What Is the Debt-to-Equity (D/E) Ratio?

The debt-to-equity (D/E) ratio is computed by dividing a company’s total liabilities by its shareholder equity to determine its financial leverage. Incorporate finance, the D/E ratio is a crucial measure. It’s a measure of how much a corporation relies on debt to fund its operations rather than totally owned funds. In the event of a business downturn, it indicates the ability of shareholder equity to satisfy all outstanding debts. A specific sort of gearing ratio is the debt-to-equity ratio.

Debt-to-Equity (D/E) Ratio Formula and Calculation  

Debt/Equity= Total Liabilities/Total Shareholders’ Equity

​The D/E ratio requires information from a company’s balance sheet. Total shareholder equity must equal assets minus liabilities on the balance sheet, which is a rearranged form of the balance sheet equation:

Assets=Liabilities+Shareholder Equity

​Individual accounts that would not usually be considered “debt” or “equity” in the traditional sense of a loan or the book value of an asset may be included in these balance sheet categories. Because retained earnings/losses, intangible assets, and pension plan adjustments can affect the ratio, more investigation is usually required to determine a company’s true leverage.

Analysts and investors frequently change the D/E ratio to make it more helpful and easier to compare different stocks because of the uncertainty of some of the accounts in the key balance sheet categories. Short-term leverage ratios, profit performance, and growth expectations can all help improve the D/E ratio analysis.

What Does the Debt-to-Equity (D/E) Ratio Tell You?

Because the D/E ratio compares the amount of a firm’s debt to the value of its net assets, it’s commonly used to determine how much debt a company is taking on to leverage its assets. A high D/E ratio is frequently associated with high risk; it indicates that a corporation has used debt to fund its growth.

When a lot of debt is utilized to fund growth, a company may be able to make greater earnings than it would have been able to without it. Shareholders should expect to benefit if leverage boosts earnings by more than the debt’s cost (interest). Share values may fall if the cost of debt financing outweighs the higher income generated. The cost of debt can fluctuate depending on market conditions. As a result, unprofitable borrowing may go unnoticed at first.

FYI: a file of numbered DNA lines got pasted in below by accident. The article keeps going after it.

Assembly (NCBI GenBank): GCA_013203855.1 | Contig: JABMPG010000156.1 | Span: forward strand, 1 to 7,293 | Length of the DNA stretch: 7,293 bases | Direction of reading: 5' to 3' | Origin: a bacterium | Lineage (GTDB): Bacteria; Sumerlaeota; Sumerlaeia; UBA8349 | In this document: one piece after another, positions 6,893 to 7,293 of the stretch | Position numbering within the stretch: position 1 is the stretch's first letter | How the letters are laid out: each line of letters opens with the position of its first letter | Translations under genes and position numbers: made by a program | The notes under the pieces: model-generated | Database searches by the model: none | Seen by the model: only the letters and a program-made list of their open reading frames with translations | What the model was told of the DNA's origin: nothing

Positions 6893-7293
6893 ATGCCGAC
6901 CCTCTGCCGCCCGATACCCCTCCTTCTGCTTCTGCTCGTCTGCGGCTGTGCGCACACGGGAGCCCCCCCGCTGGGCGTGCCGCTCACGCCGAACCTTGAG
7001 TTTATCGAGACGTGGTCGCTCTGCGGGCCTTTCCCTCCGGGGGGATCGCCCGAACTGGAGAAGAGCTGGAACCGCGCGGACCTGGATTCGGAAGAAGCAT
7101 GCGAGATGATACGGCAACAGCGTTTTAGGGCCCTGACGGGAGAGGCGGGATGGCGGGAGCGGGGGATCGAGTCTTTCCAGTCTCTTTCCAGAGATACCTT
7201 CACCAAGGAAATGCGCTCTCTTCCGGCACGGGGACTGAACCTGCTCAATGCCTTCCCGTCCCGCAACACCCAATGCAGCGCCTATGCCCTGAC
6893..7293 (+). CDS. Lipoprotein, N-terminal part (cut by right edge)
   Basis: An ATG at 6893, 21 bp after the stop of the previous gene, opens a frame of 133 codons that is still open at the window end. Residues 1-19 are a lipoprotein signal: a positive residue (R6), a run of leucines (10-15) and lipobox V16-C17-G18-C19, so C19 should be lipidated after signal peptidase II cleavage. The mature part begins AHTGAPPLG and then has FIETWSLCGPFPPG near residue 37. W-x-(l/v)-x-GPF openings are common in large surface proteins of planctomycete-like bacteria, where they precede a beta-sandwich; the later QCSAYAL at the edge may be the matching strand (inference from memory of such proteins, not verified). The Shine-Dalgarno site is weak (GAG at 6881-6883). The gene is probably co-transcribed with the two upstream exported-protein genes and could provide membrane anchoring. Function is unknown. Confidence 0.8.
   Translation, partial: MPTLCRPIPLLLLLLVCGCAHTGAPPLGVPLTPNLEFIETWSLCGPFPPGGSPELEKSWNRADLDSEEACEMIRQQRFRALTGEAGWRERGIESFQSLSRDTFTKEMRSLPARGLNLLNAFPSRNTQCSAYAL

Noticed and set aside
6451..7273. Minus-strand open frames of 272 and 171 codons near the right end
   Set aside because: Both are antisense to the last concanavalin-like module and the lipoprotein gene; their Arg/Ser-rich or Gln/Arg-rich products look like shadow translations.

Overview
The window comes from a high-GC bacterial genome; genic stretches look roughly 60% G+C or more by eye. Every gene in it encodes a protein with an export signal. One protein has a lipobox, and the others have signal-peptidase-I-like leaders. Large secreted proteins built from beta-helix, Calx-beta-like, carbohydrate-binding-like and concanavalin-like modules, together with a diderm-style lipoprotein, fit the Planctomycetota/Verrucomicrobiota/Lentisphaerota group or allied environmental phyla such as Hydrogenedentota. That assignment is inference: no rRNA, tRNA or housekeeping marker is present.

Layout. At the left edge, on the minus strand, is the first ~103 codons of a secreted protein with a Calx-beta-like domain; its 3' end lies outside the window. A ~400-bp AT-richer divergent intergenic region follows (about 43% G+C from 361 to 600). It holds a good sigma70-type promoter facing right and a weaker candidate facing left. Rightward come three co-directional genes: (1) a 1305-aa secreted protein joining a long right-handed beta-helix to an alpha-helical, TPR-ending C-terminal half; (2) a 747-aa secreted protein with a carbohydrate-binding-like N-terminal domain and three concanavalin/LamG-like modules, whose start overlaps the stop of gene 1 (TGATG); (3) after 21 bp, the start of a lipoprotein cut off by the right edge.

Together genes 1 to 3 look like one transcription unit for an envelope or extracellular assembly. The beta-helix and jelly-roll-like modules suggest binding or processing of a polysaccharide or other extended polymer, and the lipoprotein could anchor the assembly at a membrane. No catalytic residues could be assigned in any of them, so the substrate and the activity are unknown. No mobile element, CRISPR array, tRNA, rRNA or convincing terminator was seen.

Because long-term debt and assets are larger accounts than short-term debt and short-term assets, changes in them have the biggest impact on the D/E ratio. Other measures can be used by investors to assess a company’s short-term leverage and its capacity to meet debt commitments due in a year or less.

The cash ratio, for example, is used by an investor to compare a company’s short-term liquidity or solvency:

Cash Ratio = Cash + Marketable Securities/Short-Term Liabilities 

or the current ratio:

Current Ratio= Short-Term Assets/Short-Term Liabilities 

instead of a long-term leverage measure like the D/E ratio.

Modifications to the Debt-to-Equity (D/E) Ratio

The total value of assets less liabilities is equal to shareholders’ equity on the balance sheet, but this is not the same as assets minus the debt connected with those assets. Modifying the D/E ratio into the long-term D/E ratio is a frequent solution to this problem. This method allows an analyst to concentrate on the most important risks.

Short-term debt is still a part of a company’s overall leverage, but it’s less dangerous because it’ll be paid off in a year or less. Consider the difference between a corporation with $1 million in short-term payables (wages, accounts payable, and notes, for example) and a company with $500,000 in short-term payables and $1 million in long-term debt. Both companies have a D/E ratio of 1.00 if they have $1.5 million in shareholder equity. On the surface, the risk from leverage appears to be the same, but the second company is actually riskier.

Short-term debt is often less expensive than long-term debt, and it is less vulnerable to interest rate fluctuations, therefore the second company’s interest expense and cost of capital are higher. Long-term debt will need to be refinanced if interest rates decrease, which will raise costs even more. Rising interest rates appear to favor companies with greater long-term debt, but if the loan is redeemable by bondholders, it may still be a disadvantage.

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